You’re watching a movie. It’s not great, but what really has you captured is the supporting actress. She’s doing a fine job, but your captivation was not caused by anything about her performance. Rather, it’s just that she looks incredibly familiar. You know you’ve seen her in another show, but you just can’t remember which one. It drives you insane.
When this happens, many of us grab our phone, go to Google, and type in the name of the movie usually followed by the word cast. From there, we usually will click on the first link. It’s that familiar, almost cheap-looking website with the black and yellow color scheme. Once again, you’re back on IMDb.com, scrolling through cast members’ names. You click on the right character, the link takes you to the webpage of the actress who plays her, and you look through a list of all the shows and films she has ever appeared in. Who knew that the actress who played Ida in Malcolm in the Middle also portrayed Gam Gam in Beerfest? What range!
The webpage that gave you all of this information will also include personal information about the actress, such as when and where she was born. It is this information that was the subject of AB-1687, a legislative bill that became law in 2016.
According to the California law, it was illegal for a site like IMDb from posting the age of actors and actresses. It was touted as a statute seeking to prevent age discrimination in entertainment industry.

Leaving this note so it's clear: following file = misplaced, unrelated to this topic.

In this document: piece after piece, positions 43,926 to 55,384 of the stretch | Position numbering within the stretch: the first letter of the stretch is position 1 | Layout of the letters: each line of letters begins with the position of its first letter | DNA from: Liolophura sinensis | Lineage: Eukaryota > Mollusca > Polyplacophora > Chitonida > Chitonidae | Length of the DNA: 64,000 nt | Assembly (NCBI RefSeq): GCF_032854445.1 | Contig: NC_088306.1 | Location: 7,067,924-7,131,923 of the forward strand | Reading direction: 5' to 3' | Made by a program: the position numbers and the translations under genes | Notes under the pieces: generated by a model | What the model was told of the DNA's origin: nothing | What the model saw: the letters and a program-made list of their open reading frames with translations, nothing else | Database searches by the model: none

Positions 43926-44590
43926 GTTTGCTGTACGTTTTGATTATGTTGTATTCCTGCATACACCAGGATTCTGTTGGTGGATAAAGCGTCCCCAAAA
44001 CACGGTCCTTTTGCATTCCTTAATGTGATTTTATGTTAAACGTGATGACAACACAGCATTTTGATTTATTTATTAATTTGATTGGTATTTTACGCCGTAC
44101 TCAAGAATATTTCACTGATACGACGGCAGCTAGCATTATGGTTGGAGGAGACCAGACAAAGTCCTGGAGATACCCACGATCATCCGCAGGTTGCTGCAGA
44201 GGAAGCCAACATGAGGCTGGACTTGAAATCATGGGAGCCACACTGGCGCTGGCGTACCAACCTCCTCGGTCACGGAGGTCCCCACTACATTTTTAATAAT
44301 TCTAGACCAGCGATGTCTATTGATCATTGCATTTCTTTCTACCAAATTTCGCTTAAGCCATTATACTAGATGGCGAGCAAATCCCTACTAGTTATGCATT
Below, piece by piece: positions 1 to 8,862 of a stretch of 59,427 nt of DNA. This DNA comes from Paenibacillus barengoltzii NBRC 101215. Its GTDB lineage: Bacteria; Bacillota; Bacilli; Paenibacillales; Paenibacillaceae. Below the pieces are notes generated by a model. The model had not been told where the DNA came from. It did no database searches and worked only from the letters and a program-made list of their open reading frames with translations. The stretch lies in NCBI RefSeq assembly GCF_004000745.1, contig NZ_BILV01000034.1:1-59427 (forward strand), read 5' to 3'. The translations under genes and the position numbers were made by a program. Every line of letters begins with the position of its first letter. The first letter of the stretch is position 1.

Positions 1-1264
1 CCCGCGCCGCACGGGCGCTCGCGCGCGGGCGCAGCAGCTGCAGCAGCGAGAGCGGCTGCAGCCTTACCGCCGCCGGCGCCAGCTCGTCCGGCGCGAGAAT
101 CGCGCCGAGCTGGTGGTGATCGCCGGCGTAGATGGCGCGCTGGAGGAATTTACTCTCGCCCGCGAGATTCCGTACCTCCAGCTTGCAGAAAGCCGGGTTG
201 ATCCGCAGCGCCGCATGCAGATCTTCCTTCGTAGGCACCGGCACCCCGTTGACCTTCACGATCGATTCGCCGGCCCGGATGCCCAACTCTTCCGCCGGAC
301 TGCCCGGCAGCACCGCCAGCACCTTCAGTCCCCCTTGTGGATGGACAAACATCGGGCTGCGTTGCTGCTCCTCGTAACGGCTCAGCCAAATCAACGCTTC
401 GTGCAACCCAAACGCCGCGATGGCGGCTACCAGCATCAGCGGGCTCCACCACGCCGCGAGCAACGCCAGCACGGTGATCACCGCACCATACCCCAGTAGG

The Screen Actors Guild-American Federation of Television and Radio Artists (SAG-AFTRA) argued that the law was needed because existing laws were not enough to eliminate age discrimination of older actors and actresses. United States District Court Judge Vince Chhabria responded to this argument, saying that the argument, “if successful, would enable states to forbid publication of virtually any fact.”
Judge Chhabria struck down the law as unconstitutional. The law was a “direct restriction on speech,” and therefore needed to be narrowly tailored to pass constitutional muster. It was not, the Judge ruled, because it was underinclusive by targeting IMDb.
In dicta, Judge Chhabria proclaimed that the law was misguided. According to the Judge, “the entertainment industry [does not] have a problem with older people per se.” Instead, the industry has an “insistence on objectifying women, overvaluing their looks while devaluing everything else.”
The ruling comes in the wake of sexual misconduct scandals that shook the country (whether or not it actually was a shock to Hollywood). Nevertheless, Judge Chhabria’s ruling is the right one. The law simply does not fit within constitutional boundaries. But although the legal arguments posed by the SAG-AFTRA fall flat, the underlying sentiment is cannot be ignored. The laws that exist, at least as they are being applied, are not protecting older actors, and to a higher degree, actresses. The legislature should keep taking hacks at enacting laws that address this issue. It may be worth the cost to the judicial system to keep hearing cases of whether such a statute is constitutional. Eventually, a law will be narrowly tailored and hopefully have the desired and needed effect of curbing discrimination.